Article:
‘Out of character’: Family searching for answers after shootout

By Elisabeth Waldon • Last Updated 10:59 am on Tuesday, January 15, 2013

Bernard “Bud” Rowley

BELDING —  Like many others, the family of Bernard “Bud” Rowley is struggling to understand what initiated an early Saturday morning altercation with police that left Rowley, 55, of Sidney, dead.

According to the Michigan State Police Lakeview Post, which is handling the investigation, shots were fired at approximately 5:12 a.m. outside the Belding Police Department. An officer on duty went outside to investigate and found a patrol car had been damaged. The officer followed Rowley, the alleged suspect, who was driving a white van. The officer called for backup while in pursuit and a Michigan State Police trooper joined the pursuit.

After going a short distance, Rowley pulled over downtown Belding and was ordered out of the van. Rowley exited the van and shot a number of rounds toward the two officers. The shots hit a police cruiser. The Belding officer returned gunfire, resulting in Rowley’s death.

According to Michigan State Police Lt. Commander Kevin Sweeney, the Belding officer’s name is not being released at this time. Sweeney said Rowley’s autopsy was completed Monday at Spectrum Health Blodgett Hospital in Grand Rapids, but results have not yet been released.

“As far as motive, we’re still looking for the motive,” Sweeney said. “Our hearts go out to the family who suffered a loss, as well as to the families of the police officers.”

Rowley’s family continues to search for a motive as well.


‘He would have never intentionally hurt anybody’

Tonya VanPortfleet of Greenville said Rowley was the stepfather of herself and her brother Jason, “but he was the only dad we ever knew or ever had,” she said. “He was my dad.”

VanPortfleet described Rowley as a loving, generous man who had suffered major losses in his life, including accidentally killing his older brother on New Year’s Eve in the early 1980s.

According to a Daily News article from 1983, Rowley, then 25 years old, went out to a Greenville bar with his brother, Marvin Rowley, 26, and their respective wives on Dec. 31, 1982. The children of both families stayed at Bernard Rowley’s home in Spencer Township near Gowen.

Marvin Rowley and his wife were quarreling at the home when Bernard Rowley and his wife arrived after the outing. Bernard Rowley asked his brother and sister-in-law to leave and Marvin Rowley took his two children, ages 9 and 7, and got into his pick-up truck.

Bernard Rowley heard his brother and sister-in-law exchanging threats outside. He got a rifle from his bedroom and went outside, where he saw his brother backing the pick-up truck toward the sister-in-law. Bernard Rowley fired a warning shot, but the truck continued to back up. Bernard Rowley fired another shot that went through the back window of the truck, striking Marvin Rowley in the neck.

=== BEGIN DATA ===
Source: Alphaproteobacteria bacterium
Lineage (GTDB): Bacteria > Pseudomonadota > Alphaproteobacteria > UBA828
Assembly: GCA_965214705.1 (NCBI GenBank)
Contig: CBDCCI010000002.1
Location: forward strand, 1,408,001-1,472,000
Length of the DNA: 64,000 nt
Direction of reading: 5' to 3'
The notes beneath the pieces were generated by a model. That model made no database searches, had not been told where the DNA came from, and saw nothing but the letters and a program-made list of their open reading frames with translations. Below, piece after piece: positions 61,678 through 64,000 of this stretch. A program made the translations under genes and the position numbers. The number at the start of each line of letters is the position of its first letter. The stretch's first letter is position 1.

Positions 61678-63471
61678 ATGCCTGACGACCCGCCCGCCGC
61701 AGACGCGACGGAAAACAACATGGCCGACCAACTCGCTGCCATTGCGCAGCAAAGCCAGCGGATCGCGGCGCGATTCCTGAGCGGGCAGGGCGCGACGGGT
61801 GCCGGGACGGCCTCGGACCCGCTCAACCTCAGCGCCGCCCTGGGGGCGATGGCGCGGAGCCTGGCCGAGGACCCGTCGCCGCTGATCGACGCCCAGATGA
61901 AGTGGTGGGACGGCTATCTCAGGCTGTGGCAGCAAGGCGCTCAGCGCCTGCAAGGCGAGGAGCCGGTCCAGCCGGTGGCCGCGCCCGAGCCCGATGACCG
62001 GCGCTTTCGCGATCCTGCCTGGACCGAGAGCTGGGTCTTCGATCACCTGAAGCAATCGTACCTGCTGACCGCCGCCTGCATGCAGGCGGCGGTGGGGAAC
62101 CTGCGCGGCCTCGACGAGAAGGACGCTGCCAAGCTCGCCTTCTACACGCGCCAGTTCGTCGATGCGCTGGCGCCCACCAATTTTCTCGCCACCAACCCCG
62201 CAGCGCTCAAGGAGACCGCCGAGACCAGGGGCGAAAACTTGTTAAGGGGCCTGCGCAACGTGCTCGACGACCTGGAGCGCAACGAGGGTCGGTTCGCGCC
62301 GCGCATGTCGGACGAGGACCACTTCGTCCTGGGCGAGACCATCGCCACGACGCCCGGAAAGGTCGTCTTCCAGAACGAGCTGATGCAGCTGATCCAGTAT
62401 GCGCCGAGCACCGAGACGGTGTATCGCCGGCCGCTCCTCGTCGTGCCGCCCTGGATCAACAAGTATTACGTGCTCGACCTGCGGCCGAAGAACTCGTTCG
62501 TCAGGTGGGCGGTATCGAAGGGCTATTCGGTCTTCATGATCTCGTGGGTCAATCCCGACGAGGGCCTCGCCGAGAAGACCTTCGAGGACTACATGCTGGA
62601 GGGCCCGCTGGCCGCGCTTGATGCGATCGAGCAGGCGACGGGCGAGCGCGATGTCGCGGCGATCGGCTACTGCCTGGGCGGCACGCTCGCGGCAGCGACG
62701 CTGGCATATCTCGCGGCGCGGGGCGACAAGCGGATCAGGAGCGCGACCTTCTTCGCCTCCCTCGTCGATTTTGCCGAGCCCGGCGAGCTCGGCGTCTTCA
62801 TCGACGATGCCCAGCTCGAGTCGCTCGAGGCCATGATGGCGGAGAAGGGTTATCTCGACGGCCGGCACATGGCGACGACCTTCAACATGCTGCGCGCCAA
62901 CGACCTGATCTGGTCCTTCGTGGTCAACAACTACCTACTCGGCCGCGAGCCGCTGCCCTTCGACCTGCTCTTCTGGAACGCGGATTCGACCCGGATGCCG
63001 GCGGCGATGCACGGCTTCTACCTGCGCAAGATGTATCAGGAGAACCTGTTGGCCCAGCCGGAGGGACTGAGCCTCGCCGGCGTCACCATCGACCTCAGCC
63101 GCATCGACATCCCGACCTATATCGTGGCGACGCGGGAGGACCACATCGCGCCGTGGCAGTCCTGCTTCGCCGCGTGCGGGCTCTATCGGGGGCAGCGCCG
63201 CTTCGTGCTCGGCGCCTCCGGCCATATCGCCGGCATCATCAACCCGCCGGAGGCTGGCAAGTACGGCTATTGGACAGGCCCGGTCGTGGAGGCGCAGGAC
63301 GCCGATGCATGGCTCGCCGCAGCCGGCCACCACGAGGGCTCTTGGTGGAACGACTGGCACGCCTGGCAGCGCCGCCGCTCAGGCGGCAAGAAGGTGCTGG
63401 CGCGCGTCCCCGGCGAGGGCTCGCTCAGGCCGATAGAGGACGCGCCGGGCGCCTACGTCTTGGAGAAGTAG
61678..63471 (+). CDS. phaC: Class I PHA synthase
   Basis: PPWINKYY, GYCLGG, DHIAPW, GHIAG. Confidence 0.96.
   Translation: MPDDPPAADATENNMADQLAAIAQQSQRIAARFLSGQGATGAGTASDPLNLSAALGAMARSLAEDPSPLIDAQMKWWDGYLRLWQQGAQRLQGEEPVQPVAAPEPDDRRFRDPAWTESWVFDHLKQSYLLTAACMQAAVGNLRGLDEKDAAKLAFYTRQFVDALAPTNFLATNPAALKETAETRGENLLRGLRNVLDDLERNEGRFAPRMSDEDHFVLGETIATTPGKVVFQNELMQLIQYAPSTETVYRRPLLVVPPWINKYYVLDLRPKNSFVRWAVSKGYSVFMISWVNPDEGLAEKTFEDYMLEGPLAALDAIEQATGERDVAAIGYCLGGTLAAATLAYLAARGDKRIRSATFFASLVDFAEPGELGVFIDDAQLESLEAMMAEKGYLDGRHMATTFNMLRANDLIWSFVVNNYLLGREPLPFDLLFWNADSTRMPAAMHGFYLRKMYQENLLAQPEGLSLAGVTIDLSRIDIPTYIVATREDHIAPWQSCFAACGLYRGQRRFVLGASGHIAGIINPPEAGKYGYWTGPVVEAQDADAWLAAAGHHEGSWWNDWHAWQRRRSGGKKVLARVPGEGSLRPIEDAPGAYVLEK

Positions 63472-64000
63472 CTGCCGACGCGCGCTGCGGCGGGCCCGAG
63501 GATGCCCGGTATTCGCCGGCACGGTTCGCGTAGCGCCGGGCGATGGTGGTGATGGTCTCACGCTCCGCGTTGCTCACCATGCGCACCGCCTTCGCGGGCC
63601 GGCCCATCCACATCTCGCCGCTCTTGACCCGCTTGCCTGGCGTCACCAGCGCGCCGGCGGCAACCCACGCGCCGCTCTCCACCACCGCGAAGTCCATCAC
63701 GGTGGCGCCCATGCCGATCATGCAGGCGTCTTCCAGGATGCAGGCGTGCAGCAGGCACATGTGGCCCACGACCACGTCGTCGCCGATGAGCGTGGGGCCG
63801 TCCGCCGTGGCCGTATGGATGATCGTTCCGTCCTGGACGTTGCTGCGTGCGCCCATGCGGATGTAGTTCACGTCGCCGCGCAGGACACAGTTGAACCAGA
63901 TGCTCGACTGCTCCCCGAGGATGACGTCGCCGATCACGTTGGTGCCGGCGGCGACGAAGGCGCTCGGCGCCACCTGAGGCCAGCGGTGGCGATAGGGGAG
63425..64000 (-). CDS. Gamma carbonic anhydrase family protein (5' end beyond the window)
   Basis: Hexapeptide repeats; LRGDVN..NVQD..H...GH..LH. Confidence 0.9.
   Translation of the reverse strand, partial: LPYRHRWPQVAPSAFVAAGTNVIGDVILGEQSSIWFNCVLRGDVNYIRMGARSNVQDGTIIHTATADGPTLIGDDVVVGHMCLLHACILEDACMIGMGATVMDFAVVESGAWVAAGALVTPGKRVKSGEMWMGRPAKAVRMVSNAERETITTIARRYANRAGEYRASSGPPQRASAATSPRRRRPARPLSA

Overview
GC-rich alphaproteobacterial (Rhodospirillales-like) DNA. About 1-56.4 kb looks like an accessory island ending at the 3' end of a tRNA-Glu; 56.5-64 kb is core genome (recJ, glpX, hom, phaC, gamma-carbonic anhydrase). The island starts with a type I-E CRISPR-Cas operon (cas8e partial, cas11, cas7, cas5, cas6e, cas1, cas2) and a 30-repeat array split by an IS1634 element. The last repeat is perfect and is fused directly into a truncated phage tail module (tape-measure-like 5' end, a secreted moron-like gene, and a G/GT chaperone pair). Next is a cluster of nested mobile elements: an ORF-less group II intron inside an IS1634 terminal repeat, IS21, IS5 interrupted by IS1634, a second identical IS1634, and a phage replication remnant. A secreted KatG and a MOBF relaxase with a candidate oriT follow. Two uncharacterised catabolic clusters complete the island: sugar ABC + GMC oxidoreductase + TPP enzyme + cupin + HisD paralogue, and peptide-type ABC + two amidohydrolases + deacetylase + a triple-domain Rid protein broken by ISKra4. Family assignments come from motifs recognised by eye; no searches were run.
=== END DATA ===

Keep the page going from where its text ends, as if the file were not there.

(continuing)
The truck continued in reverse, pinning the sister-in-law between the truck’s rear bumper and the porch of the home. Marvin Rowley was pronounced dead at the scene. The sister-in-law sustained leg injuries. The two children were not injured.

“He and his brother were close,” VanPortfleet recalled. “That whole night was very tragic and it was something Bud never got over.”

Rowley lost his wife, Diana, in a car accident on Dec. 26, 1999, on M-91 just north of Greenville. According to a Daily News article from 1999, Diana Rowley, 45, was southbound on M-91 when she attempted to make a left turn into a gas station and was struck by an oncoming pick-up truck. Diana Rowley was pronounced dead at the scene of the accident.

“She was the love of his life,” VanPortfleet said. “It’s not easy to move on.”

Like his wife, Bernard Rowley was a longtime employee of Frigidaire/Electrolux in Greenville. Like many others, he struggled after he lost his job when the facility shut down in 2005. The loss of his job eventually led to the loss of his home.

“He had a lot of stuff that he hadn’t dealt with,” VanPortfleet said.

However, Rowley was doing well enough as far as his family knew. He worked as a custodial engineer at Greenville Cinema and was pursuing higher education. VanPortfleet had most recently talked to Rowley on New Year’s Eve. She said her stepfather always struggled during the holidays as that time of year marked the anniversaries of the losses of his brother and wife.

“It’s a very rough time of year,” she said. “It got to him every year and I think it just got to be too much.”

However, VanPortfleet doesn’t understand what was going through Rowley’s head early Saturday morning. She said to her knowledge, her stepfather didn’t have any anger or agenda against any police officers.

“I’m still really confused as to why,” she said. “I just know that whatever it was, it was grief that drove him to everything that happened. I couldn’t tell you that he wanted his life to end. I would like to hope not, but all the information we’re getting kind of points that way. I just know he was carrying around a lot of pain and he wanted it to stop.

“That was the grieving Bud that people saw (on Saturday),” she said. “That was the hurt Bud. That was not who he was. He carried around a lot of hurt, but he never showed it to anybody. It was out of character for him. He would have never intentionally hurt anybody.”

Funeral services for Rowley are scheduled for 2 p.m. Thursday at Johnson-Feuerstein Funeral Home in Belding, with visitation scheduled from noon to 2 p.m. prior to the service.

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